• Knowledge of the Tenant. The level of reasonableness required by the Landlord may have been lower, had the Tenant had knowledge of the Landlord’s intention to carry out the works at commencement of the lease.
  • Alternative options.  The Court found that the manner in which the scaffolding had been erected and the provision for delivery of materials (which at times blocked the entrance to the gallery) were unnecessary, as there were other options available to the Landlord which would have caused less disturbance to the Tenant and the Tenant’s business. Expert evidence was given on this point.
  • The level of rent. The Judge refers on a number of occasions in his judgment to the high rent demanded of the Tenant in this case, and comments that the level of rent increases the need for liaison between Landlord and Tenant and the importance of discussion between the parties so as to find ways to carry out the works with as little disturbance to the Tenant as possible.

Having found that the Landlord had not acted reasonably and was in breach of its covenant for quiet enjoyment and its implied covenant not to derogate from grant, the Judge considered the appropriate level of damages. The Tenant could not show that it had suffered any loss of profits as a result of the Landlord’s works. In any event, it was held that the appropriate way to assess damages is to assess what the Tenant has lost in terms of its use and enjoyment of the premises. This should be done by way of a rebate in the rent. The Judge ordered a rebate of 20% of the rent payable from the date of commencement of the erection of scaffolding for the works until completion.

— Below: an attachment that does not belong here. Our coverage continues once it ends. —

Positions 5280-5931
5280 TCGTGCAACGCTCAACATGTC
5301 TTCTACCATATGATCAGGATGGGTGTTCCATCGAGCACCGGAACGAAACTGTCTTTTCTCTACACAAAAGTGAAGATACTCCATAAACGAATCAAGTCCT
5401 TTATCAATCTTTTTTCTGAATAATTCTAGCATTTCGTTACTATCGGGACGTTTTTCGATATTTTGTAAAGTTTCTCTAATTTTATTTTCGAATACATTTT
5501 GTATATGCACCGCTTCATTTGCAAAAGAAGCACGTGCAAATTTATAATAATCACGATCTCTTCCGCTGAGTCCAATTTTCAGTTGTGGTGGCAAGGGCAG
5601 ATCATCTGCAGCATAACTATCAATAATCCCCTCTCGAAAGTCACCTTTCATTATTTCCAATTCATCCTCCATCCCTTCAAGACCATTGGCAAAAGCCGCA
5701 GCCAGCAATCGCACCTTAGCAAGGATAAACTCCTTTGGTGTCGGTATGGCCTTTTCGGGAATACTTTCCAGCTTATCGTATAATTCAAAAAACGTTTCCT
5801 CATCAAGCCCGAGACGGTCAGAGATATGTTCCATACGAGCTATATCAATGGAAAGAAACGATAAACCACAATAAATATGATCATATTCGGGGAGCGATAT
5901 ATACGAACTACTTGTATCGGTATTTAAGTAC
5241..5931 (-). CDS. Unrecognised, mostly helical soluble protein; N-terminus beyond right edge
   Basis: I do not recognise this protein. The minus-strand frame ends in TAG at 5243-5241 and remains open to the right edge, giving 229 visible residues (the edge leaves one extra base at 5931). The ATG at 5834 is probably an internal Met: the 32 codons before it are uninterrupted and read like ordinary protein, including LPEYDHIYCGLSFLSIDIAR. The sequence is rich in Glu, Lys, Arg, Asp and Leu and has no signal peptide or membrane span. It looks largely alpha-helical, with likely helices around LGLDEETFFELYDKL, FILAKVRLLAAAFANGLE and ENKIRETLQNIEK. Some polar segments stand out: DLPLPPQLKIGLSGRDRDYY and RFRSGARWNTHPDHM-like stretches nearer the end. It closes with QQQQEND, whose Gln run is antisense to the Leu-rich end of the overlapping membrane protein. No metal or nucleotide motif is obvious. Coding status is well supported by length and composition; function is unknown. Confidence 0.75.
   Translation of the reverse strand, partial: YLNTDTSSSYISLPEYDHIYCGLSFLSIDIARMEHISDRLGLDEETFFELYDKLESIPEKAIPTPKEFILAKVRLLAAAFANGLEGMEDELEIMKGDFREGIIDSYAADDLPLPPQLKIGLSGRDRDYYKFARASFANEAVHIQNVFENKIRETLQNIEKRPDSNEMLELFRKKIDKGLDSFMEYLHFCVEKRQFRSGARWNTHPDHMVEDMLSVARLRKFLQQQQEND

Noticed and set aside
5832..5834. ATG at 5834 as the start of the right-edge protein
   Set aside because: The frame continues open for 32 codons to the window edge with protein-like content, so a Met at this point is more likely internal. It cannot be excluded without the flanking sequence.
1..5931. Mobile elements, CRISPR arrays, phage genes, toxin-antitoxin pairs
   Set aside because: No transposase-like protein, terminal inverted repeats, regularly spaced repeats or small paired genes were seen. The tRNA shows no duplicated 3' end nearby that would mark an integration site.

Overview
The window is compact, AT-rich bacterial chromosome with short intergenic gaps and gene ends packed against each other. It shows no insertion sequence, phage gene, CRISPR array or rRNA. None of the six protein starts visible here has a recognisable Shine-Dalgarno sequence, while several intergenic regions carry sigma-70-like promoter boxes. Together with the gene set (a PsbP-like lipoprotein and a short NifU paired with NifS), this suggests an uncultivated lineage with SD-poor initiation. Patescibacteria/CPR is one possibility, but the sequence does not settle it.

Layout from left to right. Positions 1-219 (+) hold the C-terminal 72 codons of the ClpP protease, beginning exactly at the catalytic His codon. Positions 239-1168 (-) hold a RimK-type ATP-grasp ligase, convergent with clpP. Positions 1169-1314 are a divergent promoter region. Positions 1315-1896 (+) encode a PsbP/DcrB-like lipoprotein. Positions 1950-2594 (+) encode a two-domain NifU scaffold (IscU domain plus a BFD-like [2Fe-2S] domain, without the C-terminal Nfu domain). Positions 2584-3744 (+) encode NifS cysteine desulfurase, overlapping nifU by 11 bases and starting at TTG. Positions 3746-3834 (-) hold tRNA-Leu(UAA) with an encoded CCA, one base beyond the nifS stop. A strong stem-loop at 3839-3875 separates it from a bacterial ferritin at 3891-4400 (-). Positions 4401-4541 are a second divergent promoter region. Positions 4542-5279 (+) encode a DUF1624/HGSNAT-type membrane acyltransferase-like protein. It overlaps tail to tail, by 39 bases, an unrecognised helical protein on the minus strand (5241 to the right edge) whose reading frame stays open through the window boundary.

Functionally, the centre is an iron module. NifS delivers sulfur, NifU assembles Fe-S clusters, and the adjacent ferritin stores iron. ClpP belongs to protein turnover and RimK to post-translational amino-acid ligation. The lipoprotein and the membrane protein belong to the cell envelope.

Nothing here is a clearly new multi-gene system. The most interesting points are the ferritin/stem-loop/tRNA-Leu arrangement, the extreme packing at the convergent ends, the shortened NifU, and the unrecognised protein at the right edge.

Practical Points for Landlords and Tenants

Even where a lease provides the Landlord with an absolute right to carry out works to adjoining premises, that right is not unfettered. A Landlord wishing to carry out works must act reasonably when exercising this right, and consider the disturbance the works will cause to the Tenant and how this might be mitigated. The decision in Timothy Taylor Ltd v Mayfair House Corp & Anor provides helpful guidance as to what factors the Court might consider when determining reasonableness. Specific circumstances, such as the nature of the Tenant’s business and the level of rent demanded should be factored in.

Landlords should always consult Tenants before works are commenced to try to avoid a dispute arising. How much the Tenant has been consulted and listened to may have a significant impact on whether a Landlord would be found to have acted reasonably. It is important to consider any options which might mitigate disturbance to the Tenant.

Tenants who are made aware of their Landlord’s intention to carry out works should also engage with their Landlord and work in tandem to find a way for the works to be carried out in such a way as to limit disturbance. If there is no way for the works to be carried out without significant disruption and infringement on the Tenant’s right to quiet enjoyment, Tenants may consider asking for compensation in the form of a rent rebate.

This guide is for general information and interest only and should not be relied upon as providing specific legal advice.  If you require any further information about the issues raised in this article please contact the author or call 0207 404 0606 and ask to speak to your usual Goodman Derrick contact.